After consecutive disappointments from the pole position, Josef Newgarden finally delivered Team Penske its first victory of the IndyCar season Sunday in the Honda Indy 200 at Mid-Ohio Sports Car Course.

In the last two races, Newgarden won the pole and dominated the race. He had the wrong tire strategy in the closing laps of Race 2 at Belle Isle and last week a broken gearbox with two laps remaining kept him out of Victory Lane.

For Mid-Ohio, Newgarden started again from the pole and led 73 of 80 laps while closing the deal.

Marcus Ericsson came on strong in the final laps, narrowing the gap from 6 seconds to a final margin of 0.8790 seconds. Newgarden saved the majority of his push-to-pass boost for the closing laps. With more than 100 seconds remaining as the field hit the 10-to-go mark, he needed all he could get to hold off the determined charge by Ericsson.

“I’d start each stint and feel like I had everything under control,” Newgarden told NBC’s Kevin Lee from Victory Lane. “You get to the back end of it and everything started to fall apart. So it was really hard to hang on, but I had my wingman Tim (Cindric) coaching me the whole way.”

The win came on the 50th anniversary of Roger Penske’s first IndyCar win.

And with his 19th IndyCar victory, Newgarden becomes the winningest active driver over Ryan Hunter-Reay’s 18.

With a monthlong summer break ahead, the focus already has shifted to the inaugural Music City Grand Prix, which will be held Aug. 8 on the streets of Nashville, Tennessee.

Newgarden, a Nashville native, wanted momentum entering his hometown race, picking up the top pit selection with his third consecutive pole.

“We need to be the first pit box out at Nashville, so we got that done yesterday,” Newgarden said. “We got some confidence with this win, so I feel like we can make it all happen. We can win any race we go into. Nashville would be a dream  to have a good result for.”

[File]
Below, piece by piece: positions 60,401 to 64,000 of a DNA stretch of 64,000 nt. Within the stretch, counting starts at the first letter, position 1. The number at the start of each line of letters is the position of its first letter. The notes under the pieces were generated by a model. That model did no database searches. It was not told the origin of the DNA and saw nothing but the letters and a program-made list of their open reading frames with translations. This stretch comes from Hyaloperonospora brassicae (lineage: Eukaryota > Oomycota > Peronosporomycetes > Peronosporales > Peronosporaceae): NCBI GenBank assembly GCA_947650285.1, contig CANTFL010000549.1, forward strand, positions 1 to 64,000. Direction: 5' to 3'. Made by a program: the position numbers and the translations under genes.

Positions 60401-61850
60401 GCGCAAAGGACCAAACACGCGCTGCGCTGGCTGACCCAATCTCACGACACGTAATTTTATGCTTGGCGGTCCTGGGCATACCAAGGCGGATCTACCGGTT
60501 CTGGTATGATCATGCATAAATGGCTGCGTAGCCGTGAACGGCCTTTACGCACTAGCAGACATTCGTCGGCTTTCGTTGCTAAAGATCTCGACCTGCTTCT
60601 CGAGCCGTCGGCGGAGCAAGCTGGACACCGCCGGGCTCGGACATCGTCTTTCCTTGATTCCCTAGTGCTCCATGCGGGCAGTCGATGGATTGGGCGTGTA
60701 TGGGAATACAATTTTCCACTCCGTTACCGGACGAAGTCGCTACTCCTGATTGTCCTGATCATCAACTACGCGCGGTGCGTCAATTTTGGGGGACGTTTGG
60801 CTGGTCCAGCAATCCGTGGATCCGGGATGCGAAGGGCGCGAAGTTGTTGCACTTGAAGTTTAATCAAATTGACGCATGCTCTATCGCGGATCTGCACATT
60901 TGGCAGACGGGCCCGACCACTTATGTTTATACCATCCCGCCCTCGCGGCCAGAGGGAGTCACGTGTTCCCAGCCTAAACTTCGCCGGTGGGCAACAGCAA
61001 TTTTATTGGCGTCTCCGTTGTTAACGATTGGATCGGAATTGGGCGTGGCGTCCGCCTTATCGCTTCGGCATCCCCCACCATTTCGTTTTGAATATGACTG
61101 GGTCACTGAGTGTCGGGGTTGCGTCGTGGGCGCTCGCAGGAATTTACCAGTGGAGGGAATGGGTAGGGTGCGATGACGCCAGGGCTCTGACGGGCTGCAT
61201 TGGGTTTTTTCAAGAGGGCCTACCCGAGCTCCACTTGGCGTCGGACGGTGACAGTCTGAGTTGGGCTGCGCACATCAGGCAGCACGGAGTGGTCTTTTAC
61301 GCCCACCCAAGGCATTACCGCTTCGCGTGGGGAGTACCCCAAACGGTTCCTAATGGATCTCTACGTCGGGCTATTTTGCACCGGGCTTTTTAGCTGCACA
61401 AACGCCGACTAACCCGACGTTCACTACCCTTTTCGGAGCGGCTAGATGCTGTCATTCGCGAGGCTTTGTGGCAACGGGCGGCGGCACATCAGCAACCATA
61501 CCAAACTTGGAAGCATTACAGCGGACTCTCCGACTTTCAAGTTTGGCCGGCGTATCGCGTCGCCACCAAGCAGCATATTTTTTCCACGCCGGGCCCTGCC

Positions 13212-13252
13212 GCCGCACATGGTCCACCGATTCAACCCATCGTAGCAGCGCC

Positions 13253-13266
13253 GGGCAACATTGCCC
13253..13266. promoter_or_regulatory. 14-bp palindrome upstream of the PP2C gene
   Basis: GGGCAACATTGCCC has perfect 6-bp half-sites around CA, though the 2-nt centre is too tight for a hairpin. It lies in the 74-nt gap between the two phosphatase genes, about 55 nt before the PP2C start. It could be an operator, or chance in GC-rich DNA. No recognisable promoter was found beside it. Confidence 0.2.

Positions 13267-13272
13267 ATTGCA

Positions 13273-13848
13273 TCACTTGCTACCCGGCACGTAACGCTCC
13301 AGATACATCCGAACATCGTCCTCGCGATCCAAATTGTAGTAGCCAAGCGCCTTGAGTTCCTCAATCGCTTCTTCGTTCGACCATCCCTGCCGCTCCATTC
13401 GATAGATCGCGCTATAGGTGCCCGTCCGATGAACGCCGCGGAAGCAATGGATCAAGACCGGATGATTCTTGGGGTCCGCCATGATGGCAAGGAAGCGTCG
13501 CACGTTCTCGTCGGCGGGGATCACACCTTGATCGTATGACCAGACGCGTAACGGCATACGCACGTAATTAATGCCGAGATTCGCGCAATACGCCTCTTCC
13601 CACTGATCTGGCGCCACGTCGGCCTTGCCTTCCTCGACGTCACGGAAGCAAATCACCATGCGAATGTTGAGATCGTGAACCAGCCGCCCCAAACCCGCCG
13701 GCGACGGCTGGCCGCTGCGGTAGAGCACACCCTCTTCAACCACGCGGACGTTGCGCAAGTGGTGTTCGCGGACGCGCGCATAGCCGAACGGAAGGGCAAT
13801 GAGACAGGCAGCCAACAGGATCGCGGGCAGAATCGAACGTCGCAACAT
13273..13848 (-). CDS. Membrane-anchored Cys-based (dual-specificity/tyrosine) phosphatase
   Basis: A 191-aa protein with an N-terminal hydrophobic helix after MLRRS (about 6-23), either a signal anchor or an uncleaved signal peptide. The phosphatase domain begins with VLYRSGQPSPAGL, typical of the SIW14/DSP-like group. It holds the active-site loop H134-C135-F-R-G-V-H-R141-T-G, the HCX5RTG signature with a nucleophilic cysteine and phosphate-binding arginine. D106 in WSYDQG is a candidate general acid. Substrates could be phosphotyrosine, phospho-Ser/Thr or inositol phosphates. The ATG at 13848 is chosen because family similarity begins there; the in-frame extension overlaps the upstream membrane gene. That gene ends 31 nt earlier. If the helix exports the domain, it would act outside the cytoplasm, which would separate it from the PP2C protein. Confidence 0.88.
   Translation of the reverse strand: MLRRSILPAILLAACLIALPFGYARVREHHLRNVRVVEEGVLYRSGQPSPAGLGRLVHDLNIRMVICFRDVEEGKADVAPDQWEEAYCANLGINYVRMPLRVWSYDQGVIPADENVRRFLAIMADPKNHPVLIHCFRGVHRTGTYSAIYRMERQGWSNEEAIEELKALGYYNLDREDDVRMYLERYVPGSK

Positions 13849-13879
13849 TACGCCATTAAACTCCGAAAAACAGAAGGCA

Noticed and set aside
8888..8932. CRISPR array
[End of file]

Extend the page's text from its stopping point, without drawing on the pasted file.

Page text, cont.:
Ericsson scored his second career podium and he has made them count. He won Bell Isle 1 three races ago and came up just short of beating Newgarden at Mid-Ohio.

“We had a great day,” Ericsson said. “The whole team to get 2-3-4 there was a great result. I’m really proud of the whole team.”

Ericsson jumped up to fifth in the points.

“We had a good strategy,” third-place finisher Alex Palou said. “The guys in the pits were amazing. I think we had the fastest pit stop and that is what gave us the podium.”

Palou finished five positions ahead of his closest championship rival Pato O’Ward and extended his advantage to 39 points.

Finishing fourth, Dixon gave Chip Ganassi three of the top-five slots in the same week that he sold the NASCAR portion of his organization to Trackhouse Racing.

Both Ericsson and Dixon have perfect records of top-10 finishes on road courses this year.

Last year, Alexander Rossi swept the podium in a doubleheader at Mid-Ohio. He rounded out the top five this week.

Colton Herta joined Newgarden on the front row and was his closest competitor in the opening laps – until his race fell apart in the pits. A fuel probe failed on the first stop and he stalled the car on his second and final stop. Herta dropped to 13th at the checkers.

Fireworks exploded during the opening laps. Before the field completed a lap, James Hinchcliffe ran into the back of Ryan Hunter-Reay in an accordion-style accident. Felix Rosenqvist was also collected in the incident.

Last week Will Power felt he was on a path to right his season, which saw him entering the race 11th in points.

Starting fourth and racing for a spot in the top five four laps into the race, Power clipped a curb and bounced into Scott Dixon. Power spun and anxiously waited to see if the remainder of the field would be able to miss his car. They couldn’t. Lost in the smoke, Ed Jones slammed into Power and destroyed both cars.

“(My wrist) is not broken, fortunately,” Power told Kevin Lee outside of the medical center. “I foolishly left my hands on the wheel when there was all that smoke. Good lesson there.

“Super disappointed to be out that early. Scott squeezed me down so much, I had nowhere to go. I actually slowed up a lot to make sure I wouldn’t hit him, but he squeezed me there tight. It was impossible. .. I should have known he would be aggressive because he was on reds and I was on blacks. He really wanted to get by.”


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